By Joe Nelson, The Sun
Posted: 07/01/16 – 2:52 PM PDT |
San Bernardino County’s child welfare system is rife with systemic failures, including shoddy documentation practices, a communication breakdown between social workers and law enforcement that thwarts child abuse investigations, and a reluctance by social workers to remove children from abusive homes, according to grand jury findings.
In its annual report released Friday, the San Bernardino County Grand Jury suggested 14 changes in the Department of Children and Family Services after a yearlong investigation revealed disturbing practices resulting in the death of children in some cases.
• Document: Read the report
“We appreciate the findings and recommendations made by the grand jury,” said Marlene Hagen, director of Children and Family Services, in an email Friday. “The county will review the report and implement any suggestions that we think might lead to better outcomes for children and families in San Bernardino County.”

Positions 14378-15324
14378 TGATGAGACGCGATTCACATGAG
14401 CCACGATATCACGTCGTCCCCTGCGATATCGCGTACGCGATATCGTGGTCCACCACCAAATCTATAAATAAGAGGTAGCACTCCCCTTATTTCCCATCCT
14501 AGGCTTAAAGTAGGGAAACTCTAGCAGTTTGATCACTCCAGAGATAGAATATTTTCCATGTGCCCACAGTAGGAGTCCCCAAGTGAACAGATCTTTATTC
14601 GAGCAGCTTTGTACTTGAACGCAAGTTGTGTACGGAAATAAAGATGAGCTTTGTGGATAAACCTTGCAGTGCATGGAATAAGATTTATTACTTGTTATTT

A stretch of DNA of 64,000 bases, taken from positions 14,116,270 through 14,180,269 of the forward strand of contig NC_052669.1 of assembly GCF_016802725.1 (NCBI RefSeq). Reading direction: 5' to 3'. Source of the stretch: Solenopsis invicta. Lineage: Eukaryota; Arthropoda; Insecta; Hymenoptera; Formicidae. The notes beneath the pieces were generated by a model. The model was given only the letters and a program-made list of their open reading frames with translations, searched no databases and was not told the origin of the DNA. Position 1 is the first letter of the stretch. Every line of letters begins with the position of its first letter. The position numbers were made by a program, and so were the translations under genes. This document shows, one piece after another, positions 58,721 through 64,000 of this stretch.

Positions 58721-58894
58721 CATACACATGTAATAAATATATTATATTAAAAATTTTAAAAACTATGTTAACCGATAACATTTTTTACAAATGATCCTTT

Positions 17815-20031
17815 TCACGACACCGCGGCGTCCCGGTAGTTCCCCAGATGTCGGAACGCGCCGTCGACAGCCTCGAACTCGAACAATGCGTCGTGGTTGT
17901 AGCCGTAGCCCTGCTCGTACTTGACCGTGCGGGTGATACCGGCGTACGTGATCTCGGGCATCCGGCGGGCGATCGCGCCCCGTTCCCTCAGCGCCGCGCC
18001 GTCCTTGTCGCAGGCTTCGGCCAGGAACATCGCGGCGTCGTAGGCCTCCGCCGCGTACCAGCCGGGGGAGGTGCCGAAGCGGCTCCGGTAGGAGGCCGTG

The grand jury’s findings come a week after state Attorney General Kamala Harris announced her office had launched its own investigation into the department based on similar allegations. It was unclear if the two were connected. Attorney General spokeswoman Rachele Huennekens could not be reached for comment.
The grand jury found CFS did not record interviews with clients due to confidentiality and out of concern it would be intimidating to the clients.
When the grand jury raised the question as to whether that could create problems with conflicting testimony at juvenile dependency hearings, CFS was still “uniformly opposed to the idea of tape-recording client interviews.”
The grand jury recommended this change.
Among the grand jury’s most serious findings were that social workers and law enforcement appear to be on completely different pages when investigating allegations of child abuse. CFS does not immediately provide case documents to police upon request. Instead, the reports are sent to County Counsel for review before being released to police, and when they are released, they are redacted, hindering criminal investigations.
Hagen said seldom are CFS documents redacted before they are provided to law enforcement.
“The release of records to law enforcement is very routine, and only on very rare occasions does the law require the redaction of information other than social security numbers,” Hagen said in an email.
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